Daqo New Energy is one of a number of companies with significant new polysilicon capacity set to come online in 2023. Image: Daqo New Energy.
Polysilicon prices have fallen off a cliff since mid-late December and the downward trend is expected to continue at least until the Chinese new year.
As of 4 January, according to EnergyTrend figures, the average spot price of mono-grade dense polysilicon was RMB175/kg (US$25.54). Two days later, on 6 January, Shanghai Metals Market placed the average price of mono-grade dense polysilicon between RMB150-165/kg (US$21.89-24.08).
For comparison, market research firm Bernreuter Research said that the average price for 21 December 2022, around the time that the price slide began, was RMB223.4 (US$32.60). Until this point, the trajectory of the price had been almost identical to the same period leading up to Christmas a year earlier.
According to research firm InfoLink, polysilicon supply and production have continued to increase despite the price plummeting. The fact that the price is set to continue to fall for the next couple of weeks will likely see much of this supply sitting dormant as buyers wait for the opportune moment, lest they risk depreciating their inventory.
InfoLink also said that in the face of low prices some tier-two and tier-three manufacturers may cut production and struggle to fulfil orders as the price gap between tier-one companies and others widens.
Until Christmas 2022, the polysilicon price slump was not different from the seasonal decline in 2021. Chart: Bernreuter Research.
The downturn was likely triggered by an excess supply of solar wafers. Around 329GW of wafers were produced in China alone with an estimated 10GW of additional production elsewhere.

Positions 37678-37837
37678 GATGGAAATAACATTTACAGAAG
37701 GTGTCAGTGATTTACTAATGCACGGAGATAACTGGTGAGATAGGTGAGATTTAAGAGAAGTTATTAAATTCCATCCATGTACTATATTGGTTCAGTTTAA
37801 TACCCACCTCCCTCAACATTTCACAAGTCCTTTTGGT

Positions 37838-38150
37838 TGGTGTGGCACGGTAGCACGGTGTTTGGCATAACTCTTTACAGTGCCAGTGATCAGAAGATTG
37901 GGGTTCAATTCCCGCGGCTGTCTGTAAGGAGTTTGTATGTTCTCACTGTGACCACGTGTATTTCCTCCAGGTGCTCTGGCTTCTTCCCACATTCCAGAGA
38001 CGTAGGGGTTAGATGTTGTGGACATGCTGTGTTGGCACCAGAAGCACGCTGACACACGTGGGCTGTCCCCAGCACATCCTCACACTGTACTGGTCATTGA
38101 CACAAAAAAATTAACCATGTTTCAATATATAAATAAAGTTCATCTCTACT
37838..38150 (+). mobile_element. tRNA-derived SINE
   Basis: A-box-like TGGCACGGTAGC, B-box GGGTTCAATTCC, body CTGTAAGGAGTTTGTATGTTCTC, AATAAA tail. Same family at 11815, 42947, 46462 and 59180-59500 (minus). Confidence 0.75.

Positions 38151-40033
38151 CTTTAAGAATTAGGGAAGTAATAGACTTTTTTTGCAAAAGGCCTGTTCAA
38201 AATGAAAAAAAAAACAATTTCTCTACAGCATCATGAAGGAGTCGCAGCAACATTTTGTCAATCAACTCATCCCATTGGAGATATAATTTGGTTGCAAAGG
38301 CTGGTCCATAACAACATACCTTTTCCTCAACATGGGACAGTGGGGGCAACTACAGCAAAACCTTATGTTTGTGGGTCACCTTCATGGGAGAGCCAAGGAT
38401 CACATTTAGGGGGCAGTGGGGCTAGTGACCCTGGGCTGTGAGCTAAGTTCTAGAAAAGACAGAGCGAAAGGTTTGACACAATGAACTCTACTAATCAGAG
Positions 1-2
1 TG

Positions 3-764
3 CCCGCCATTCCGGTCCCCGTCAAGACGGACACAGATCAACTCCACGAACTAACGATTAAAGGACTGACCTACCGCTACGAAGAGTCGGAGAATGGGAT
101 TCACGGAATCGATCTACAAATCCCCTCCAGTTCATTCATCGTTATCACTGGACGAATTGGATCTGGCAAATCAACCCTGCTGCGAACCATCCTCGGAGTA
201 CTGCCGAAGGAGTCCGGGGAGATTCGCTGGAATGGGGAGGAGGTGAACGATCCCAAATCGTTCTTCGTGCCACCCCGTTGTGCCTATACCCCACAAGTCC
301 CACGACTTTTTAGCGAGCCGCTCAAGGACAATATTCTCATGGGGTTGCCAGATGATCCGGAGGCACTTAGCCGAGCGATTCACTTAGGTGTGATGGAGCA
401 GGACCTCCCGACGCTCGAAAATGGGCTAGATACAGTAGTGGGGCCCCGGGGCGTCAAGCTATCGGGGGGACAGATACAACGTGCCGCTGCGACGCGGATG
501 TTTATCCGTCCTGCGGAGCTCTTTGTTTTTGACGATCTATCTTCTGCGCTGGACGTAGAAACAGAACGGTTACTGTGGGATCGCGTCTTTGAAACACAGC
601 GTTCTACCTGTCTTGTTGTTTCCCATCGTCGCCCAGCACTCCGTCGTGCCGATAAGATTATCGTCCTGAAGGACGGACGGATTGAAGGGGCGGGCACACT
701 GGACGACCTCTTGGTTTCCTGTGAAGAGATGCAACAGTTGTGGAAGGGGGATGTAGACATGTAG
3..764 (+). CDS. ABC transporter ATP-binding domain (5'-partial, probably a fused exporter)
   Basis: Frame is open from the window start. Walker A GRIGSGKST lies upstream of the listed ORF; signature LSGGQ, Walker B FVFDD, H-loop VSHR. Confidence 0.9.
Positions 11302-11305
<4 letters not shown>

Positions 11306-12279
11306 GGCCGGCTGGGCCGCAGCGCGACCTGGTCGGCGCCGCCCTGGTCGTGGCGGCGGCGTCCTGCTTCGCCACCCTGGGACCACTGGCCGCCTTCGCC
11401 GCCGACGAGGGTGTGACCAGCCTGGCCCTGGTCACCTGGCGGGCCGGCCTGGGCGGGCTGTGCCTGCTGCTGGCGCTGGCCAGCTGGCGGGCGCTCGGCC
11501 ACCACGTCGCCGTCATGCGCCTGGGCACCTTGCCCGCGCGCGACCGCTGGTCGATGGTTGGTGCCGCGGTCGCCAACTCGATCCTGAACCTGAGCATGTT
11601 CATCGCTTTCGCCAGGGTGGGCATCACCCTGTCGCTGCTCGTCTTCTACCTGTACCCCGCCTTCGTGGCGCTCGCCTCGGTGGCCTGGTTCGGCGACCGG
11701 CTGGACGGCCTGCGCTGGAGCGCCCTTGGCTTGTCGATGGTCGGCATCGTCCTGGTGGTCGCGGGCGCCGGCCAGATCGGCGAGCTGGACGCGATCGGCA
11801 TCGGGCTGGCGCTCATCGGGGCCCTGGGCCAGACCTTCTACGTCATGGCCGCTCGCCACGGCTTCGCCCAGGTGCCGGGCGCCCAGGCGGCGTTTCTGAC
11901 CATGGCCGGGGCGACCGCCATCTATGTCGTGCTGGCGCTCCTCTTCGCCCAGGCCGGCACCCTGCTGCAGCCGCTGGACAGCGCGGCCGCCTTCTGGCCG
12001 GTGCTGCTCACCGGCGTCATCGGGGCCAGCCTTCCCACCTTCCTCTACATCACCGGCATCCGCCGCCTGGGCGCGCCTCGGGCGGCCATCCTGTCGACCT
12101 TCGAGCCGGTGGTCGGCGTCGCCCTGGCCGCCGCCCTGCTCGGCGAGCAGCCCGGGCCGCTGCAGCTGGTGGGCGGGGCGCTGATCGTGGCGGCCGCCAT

As a result of the excess production, 182mm M10 monocrystalline wafer prices fell 27% between mid-November and 21 December, according to Bernreuter Research. Once the price decline began in earnest in the closing days of December M10 wafer prices almost halved since November, falling 48%. The decline has put pressure on polysilicon prices, which have likewise fallen 39% in the same period.
Wafer manufacturers have begun to reduce their utilisation rates to deplete surplus inventories rather than produce more stock, which is likely to take the pressure off wafer prices. The lunar new year holiday in China will also see production temporarily ease off.
In the short term Bernreuter said this will reduce demand for polysilicon, however as surplus diminishes and manufacturers from polysilicon downstream are required to replenish stock, the price collapse is likely to end. Predictions say this will happen by the end of the month.
Cell prices have also fallen, by around 15% in the last week. The same principle applies here, where most manufacturers are expected to cut utilisation rates to 70-80% for the Lunar new year, with the knock-on effect of slowing the price drop.
Module prices fell, though less drastically as the ripples gradually travel downstream.